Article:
Those "puffer" airport security screening machines being used at 37 airports, including Denver International Airport, are now going to be scrapped because they've been proven ineffective, according to a report Thursday.
The puffer machines, or explosives trace portals, were designed to detect explosives. The machine blew several puffs of air on travelers and analyzed it for any residue. This all occurred within 20 seconds.
Only select passengers at DIA went through the puffer. The machines were installed at DIA in May 2006.
The program cost $36 million, but is being scuttled because the machines proved unreliable at airports.
TSA bought 207 puffers starting in 2004. Ninety-four were installed in 37 airports across the country including three at DIA. The other 113 machines stayed in storage.
Dirt and humidity in airports led to frequent breakdowns, officials said. The TSA has removed 60 puffers and will pull the rest, although the timeline is unclear and no deadline has been set.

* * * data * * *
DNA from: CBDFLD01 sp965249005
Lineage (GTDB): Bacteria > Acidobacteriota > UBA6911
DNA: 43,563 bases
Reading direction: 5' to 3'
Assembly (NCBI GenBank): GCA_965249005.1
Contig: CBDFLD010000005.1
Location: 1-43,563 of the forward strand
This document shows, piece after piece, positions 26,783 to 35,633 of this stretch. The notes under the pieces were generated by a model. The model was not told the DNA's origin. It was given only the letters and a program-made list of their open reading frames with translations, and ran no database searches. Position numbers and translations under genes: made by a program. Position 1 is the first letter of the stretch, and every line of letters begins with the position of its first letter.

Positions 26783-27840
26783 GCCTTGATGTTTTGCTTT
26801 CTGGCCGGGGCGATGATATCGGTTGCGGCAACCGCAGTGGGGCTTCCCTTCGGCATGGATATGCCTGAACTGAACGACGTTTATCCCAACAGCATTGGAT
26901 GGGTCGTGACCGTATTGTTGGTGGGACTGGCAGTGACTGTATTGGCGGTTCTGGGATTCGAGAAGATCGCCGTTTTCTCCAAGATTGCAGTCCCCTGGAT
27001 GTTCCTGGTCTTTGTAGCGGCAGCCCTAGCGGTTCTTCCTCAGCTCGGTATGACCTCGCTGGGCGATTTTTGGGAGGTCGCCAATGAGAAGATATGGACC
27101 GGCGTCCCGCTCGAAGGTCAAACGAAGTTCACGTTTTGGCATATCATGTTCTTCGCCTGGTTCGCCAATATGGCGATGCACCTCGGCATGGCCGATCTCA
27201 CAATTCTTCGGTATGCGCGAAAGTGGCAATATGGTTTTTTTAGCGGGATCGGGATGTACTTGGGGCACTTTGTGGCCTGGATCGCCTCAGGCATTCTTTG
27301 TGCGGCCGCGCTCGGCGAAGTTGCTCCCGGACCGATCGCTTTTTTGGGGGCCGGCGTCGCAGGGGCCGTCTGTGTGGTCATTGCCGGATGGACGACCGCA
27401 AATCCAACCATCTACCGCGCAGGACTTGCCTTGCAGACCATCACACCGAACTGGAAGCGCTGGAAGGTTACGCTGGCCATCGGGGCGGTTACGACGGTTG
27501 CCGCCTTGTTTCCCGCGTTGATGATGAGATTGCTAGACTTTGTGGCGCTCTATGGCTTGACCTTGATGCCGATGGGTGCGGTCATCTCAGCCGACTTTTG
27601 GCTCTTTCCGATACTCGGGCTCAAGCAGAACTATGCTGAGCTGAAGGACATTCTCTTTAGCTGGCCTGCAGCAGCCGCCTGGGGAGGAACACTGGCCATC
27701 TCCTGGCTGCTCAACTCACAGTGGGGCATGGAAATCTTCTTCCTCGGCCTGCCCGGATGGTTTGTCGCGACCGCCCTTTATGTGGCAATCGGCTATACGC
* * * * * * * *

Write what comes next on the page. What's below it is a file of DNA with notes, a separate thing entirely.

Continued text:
So was the program a waste? Aviation security expert Jeff Price said no.
"Was it a waste? I'd say it was a technology test that cost a lot of money," Price said. "It wasn't proven technology in an airport environment and it's not surprising they had a high breakdown rate. Plus, newer technology is available."
As a replacement, the TSA is installing body scanners that create images of passengers through their clothing. The TSA plans to have 250 scanners next year, costing $170,000 each, its 2010 budget shows.
Frequent flyers said they are a little wary of the body scanners but don't mind more money being spent on security.
"I don't think any amount of money in the name of safety is cool," said Karen Santilla. "But you do have to use new technology to see if it works."
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